PRIVATE WALTER JOHN SAYERS
4TH OCTOBER 1917 AGE 34
BURIED: AEROPLANE CEMETERY, WEST-VLAANDEREN, BELGIUM
This seemed a curious epitaph until I realised that it must refer to the deep divisions created in Australian society over the question of whether or not the Government should introduce conscription.
By early 1916 voluntary enlistment was drying up, yet Australia needed to provide reinforcements at the rate of 5,500 men a month in order to maintain its overseas forces at an operational level. On 28 October 1916 the Government held a referendum on the matter and was defeated: 1,087,557 in favour and 1,160,033 against.
In 1917 Britain asked Australia to raise another division for active service overseas. This meant it would now have to raise 7,000 men a month. On 20 December 1917 the Government held a second referendum and this time it was defeated 1,015,159 in favour and 1,181,747 against. The question went away but the passions raised had been deeply divisive both socially and politically.
Walter John Sayers was a farmer in Wycheproof, a very small farming community in north-western Victoria where he had been captain of the local rifle club. He enlisted on 17 August 1916 aged 33. This would suggest that he had responded to the call for more volunteers, having not done so originally. He embarked from Melbourne on 2 October 1916 with the 21st Reinforcements for the 7th Australian Infantry. He trained as a Lewis gunner and was killed in action on 4 October 1917 in the Australian attack on Broodseinde Ridge.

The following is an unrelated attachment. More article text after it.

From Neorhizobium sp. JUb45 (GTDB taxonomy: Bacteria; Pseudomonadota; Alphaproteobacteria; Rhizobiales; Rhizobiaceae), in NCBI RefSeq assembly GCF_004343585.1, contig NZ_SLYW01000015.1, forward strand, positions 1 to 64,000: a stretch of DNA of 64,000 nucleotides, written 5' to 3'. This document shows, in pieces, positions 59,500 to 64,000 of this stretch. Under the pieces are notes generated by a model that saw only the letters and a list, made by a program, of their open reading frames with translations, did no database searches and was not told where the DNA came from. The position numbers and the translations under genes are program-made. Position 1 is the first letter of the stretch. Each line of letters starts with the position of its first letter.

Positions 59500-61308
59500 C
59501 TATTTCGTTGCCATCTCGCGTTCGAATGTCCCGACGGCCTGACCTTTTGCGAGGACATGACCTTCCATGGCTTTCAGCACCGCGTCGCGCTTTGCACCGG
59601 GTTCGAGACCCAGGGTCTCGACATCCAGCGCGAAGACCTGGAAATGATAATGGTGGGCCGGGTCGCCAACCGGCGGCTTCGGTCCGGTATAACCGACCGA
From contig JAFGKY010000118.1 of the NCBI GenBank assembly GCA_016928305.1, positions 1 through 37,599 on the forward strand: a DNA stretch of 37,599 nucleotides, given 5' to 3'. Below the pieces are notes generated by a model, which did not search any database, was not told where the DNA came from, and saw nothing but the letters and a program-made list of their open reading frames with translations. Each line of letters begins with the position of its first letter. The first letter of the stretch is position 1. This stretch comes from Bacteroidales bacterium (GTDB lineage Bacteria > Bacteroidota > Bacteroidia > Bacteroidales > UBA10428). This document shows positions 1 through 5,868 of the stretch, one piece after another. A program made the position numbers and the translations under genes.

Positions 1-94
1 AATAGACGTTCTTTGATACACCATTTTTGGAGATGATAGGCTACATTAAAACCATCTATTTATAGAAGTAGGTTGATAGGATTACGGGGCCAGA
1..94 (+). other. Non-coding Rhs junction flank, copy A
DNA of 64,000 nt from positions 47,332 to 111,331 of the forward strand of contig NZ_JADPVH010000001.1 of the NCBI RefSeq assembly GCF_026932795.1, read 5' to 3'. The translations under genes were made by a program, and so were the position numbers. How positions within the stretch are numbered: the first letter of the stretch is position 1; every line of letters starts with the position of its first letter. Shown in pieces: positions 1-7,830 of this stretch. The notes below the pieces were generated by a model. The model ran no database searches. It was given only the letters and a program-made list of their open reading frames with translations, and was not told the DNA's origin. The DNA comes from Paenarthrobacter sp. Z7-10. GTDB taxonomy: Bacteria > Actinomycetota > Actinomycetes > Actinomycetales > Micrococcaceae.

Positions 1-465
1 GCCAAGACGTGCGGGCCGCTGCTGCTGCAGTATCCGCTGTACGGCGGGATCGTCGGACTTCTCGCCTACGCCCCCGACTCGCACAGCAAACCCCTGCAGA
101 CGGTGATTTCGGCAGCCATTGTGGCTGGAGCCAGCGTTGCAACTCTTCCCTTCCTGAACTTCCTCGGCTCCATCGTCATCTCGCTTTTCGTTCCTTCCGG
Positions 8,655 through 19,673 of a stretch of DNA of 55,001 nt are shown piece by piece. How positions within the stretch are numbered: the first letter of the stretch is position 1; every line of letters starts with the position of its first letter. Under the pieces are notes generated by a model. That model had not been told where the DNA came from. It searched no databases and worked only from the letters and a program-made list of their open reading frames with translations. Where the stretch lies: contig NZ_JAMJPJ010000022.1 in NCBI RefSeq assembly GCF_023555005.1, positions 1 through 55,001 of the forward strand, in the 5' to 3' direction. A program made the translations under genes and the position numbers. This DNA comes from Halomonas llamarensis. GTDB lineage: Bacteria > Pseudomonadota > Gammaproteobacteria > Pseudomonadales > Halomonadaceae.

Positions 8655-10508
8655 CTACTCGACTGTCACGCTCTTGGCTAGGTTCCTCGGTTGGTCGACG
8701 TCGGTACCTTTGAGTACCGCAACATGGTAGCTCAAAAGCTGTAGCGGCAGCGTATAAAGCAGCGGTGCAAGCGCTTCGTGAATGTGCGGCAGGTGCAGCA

The 7th Infantry Battalion's digitised war diary provides every detail of the attack, from which I will quote just the following paragraph from the narrative of operations:
"At 0530 enemy put down on the Bn. assembly position a heavy barrage of all calibres causing many casualties. It was impossible to move the Bn. to avoid the barrage. The Bn. endured the terrific barrage with great steadiness and courage and when our barrage opened at 0600 the Bn. rose and quietly moved forward through the enemy barrage to the attack."
At 1200 noon on 5 October the battalion sent a message to Brigade headquarters with particulars of the estimated casualties: Officers - killed 1, wounded 12. Other ranks killed 50, wounded 150, missing 100. Sayers, initially among the missing, was pronounced dead on 22 October. His body was not found and buried until September 1919.
Private Sayer's widowed mother chose his inscription. "When alive they would not take your place" is a rebuke to those who opposed conscription and those wouldn't volunteer. "They cannot have it now my son" suggests her belief in the fact that her son, as a result of his sacrifice, now has an assured place in heaven.